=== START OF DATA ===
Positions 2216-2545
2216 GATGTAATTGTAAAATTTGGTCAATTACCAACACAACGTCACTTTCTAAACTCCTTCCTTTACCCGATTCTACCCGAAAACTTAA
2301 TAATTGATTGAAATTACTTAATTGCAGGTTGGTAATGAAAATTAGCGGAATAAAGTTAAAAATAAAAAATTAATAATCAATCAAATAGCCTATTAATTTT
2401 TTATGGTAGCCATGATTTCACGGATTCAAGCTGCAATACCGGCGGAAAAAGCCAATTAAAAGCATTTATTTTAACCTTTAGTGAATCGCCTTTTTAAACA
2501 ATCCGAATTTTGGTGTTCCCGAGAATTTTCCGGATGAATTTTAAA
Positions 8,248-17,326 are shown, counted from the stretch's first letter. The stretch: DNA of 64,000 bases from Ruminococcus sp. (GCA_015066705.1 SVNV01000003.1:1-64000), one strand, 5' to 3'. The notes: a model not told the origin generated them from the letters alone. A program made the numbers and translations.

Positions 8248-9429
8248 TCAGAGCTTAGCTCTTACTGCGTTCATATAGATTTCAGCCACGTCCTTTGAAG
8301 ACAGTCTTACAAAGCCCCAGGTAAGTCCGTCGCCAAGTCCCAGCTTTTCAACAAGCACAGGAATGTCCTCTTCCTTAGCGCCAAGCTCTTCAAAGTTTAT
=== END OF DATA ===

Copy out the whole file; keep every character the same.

Positions 2216-2545
2216 GATGTAATTGTAAAATTTGGTCAATTACCAACACAACGTCACTTTCTAAACTCCTTCCTTTACCCGATTCTACCCGAAAACTTAA
2301 TAATTGATTGAAATTACTTAATTGCAGGTTGGTAATGAAAATTAGCGGAATAAAGTTAAAAATAAAAAATTAATAATCAATCAAATAGCCTATTAATTTT
2401 TTATGGTAGCCATGATTTCACGGATTCAAGCTGCAATACCGGCGGAAAAAGCCAATTAAAAGCATTTATTTTAACCTTTAGTGAATCGCCTTTTTAAACA
2501 ATCCGAATTTTGGTGTTCCCGAGAATTTTCCGGATGAATTTTAAA
Positions 8,248-17,326 are shown, counted from the stretch's first letter. The stretch: DNA of 64,000 bases from Ruminococcus sp. (GCA_015066705.1 SVNV01000003.1:1-64000), one strand, 5' to 3'. The notes: a model not told the origin generated them from the letters alone. A program made the numbers and translations.

Positions 8248-9429
8248 TCAGAGCTTAGCTCTTACTGCGTTCATATAGATTTCAGCCACGTCCTTTGAAG
8301 ACAGTCTTACAAAGCCCCAGGTAAGTCCGTCGCCAAGTCCCAGCTTTTCAACAAGCACAGGAATGTCCTCTTCCTTAGCGCCAAGCTCTTCAAAGTTTAT